Iowa-class Battleships on Deck
The Iowa-class battleships were America's – and the world’s – last active battleships, serving as recently as 1995. Back in the World War II era, six of the class were ordered, and four completed: Iowa, New Jersey, Missouri and Wisconsin. The Missouri rose to fame as the site of the Japanese surrender ending WWII. Each armed with nine 16-inch rifles able to hurl 2,700-lb shells more than 23 miles, the Iowas were capable of combating formidable sea-going foes. In actuality, however, their huge main guns were used instead, to shell enemy land positions during WWII, Korea, Vietnam, and the Gulf War. In later years their original arrays of 16-inch and five-inch guns were augmented with missiles, including the Harpoon as well as the Tomahawk cruise missiles. Explore the decks and depths of these mighty warships, once home to thousands of sailors, 88 pages packed with over 270 color photos, carefully chosen to show the subtle differences between these four near-identical ships.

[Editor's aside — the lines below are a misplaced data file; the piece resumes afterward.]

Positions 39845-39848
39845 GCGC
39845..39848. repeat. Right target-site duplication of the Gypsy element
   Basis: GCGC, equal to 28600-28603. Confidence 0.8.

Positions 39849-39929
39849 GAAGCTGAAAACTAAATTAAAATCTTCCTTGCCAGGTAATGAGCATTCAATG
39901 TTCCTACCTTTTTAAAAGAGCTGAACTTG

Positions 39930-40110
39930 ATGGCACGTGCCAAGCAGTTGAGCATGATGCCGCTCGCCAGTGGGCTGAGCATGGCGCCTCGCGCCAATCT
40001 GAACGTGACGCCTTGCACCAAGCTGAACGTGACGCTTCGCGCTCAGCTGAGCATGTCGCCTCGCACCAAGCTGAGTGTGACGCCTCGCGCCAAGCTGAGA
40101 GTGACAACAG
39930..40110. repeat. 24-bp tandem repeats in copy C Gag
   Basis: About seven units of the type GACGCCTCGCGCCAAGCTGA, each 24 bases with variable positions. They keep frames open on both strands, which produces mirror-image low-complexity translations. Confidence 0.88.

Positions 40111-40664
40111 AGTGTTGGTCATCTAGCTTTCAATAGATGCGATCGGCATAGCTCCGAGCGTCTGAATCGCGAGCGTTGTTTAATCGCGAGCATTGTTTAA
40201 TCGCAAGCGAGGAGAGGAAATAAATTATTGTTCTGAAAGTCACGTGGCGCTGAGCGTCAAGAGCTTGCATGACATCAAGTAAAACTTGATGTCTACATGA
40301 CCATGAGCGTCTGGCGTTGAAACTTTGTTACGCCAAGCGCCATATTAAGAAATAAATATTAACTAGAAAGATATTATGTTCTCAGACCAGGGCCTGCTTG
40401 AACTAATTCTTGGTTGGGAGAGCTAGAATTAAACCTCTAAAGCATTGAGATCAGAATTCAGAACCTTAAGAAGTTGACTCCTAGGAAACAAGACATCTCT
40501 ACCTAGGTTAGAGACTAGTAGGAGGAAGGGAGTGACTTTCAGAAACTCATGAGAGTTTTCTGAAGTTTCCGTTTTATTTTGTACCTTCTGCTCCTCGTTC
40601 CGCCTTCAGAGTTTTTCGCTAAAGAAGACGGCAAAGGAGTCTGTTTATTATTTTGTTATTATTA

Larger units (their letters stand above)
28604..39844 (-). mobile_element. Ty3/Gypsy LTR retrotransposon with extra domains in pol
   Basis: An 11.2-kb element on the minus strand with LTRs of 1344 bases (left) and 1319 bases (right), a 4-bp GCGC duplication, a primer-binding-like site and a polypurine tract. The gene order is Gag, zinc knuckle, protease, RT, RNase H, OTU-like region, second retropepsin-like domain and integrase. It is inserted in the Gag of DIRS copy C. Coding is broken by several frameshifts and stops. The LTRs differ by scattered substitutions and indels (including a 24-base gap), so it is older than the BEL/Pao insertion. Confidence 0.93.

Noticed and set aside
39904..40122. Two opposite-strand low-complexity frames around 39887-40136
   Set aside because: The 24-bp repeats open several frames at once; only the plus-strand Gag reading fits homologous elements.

By David Doyle